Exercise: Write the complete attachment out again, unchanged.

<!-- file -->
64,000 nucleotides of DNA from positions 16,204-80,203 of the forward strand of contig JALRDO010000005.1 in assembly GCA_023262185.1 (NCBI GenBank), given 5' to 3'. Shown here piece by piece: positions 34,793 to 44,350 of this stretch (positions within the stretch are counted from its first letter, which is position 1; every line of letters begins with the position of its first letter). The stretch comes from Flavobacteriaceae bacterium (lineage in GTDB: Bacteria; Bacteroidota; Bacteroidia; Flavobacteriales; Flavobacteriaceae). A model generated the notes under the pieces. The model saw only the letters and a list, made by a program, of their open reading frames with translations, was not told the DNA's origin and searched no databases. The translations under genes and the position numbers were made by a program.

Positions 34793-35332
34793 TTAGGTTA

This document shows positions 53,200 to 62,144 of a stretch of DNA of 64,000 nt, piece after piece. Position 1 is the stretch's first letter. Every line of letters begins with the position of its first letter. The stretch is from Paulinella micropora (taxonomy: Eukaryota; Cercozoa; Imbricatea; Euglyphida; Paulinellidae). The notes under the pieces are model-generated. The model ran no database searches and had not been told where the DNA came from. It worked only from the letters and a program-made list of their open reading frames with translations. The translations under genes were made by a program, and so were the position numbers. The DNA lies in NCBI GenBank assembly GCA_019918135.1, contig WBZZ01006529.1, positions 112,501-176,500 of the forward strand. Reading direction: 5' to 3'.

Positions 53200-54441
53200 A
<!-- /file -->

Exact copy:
64,000 nucleotides of DNA from positions 16,204-80,203 of the forward strand of contig JALRDO010000005.1 in assembly GCA_023262185.1 (NCBI GenBank), given 5' to 3'. Shown here piece by piece: positions 34,793 to 44,350 of this stretch (positions within the stretch are counted from its first letter, which is position 1; every line of letters begins with the position of its first letter). The stretch comes from Flavobacteriaceae bacterium (lineage in GTDB: Bacteria; Bacteroidota; Bacteroidia; Flavobacteriales; Flavobacteriaceae). A model generated the notes under the pieces. The model saw only the letters and a list, made by a program, of their open reading frames with translations, was not told the DNA's origin and searched no databases. The translations under genes and the position numbers were made by a program.

Positions 34793-35332
34793 TTAGGTTA

This document shows positions 53,200 to 62,144 of a stretch of DNA of 64,000 nt, piece after piece. Position 1 is the stretch's first letter. Every line of letters begins with the position of its first letter. The stretch is from Paulinella micropora (taxonomy: Eukaryota; Cercozoa; Imbricatea; Euglyphida; Paulinellidae). The notes under the pieces are model-generated. The model ran no database searches and had not been told where the DNA came from. It worked only from the letters and a program-made list of their open reading frames with translations. The translations under genes were made by a program, and so were the position numbers. The DNA lies in NCBI GenBank assembly GCA_019918135.1, contig WBZZ01006529.1, positions 112,501-176,500 of the forward strand. Reading direction: 5' to 3'.

Positions 53200-54441
53200 A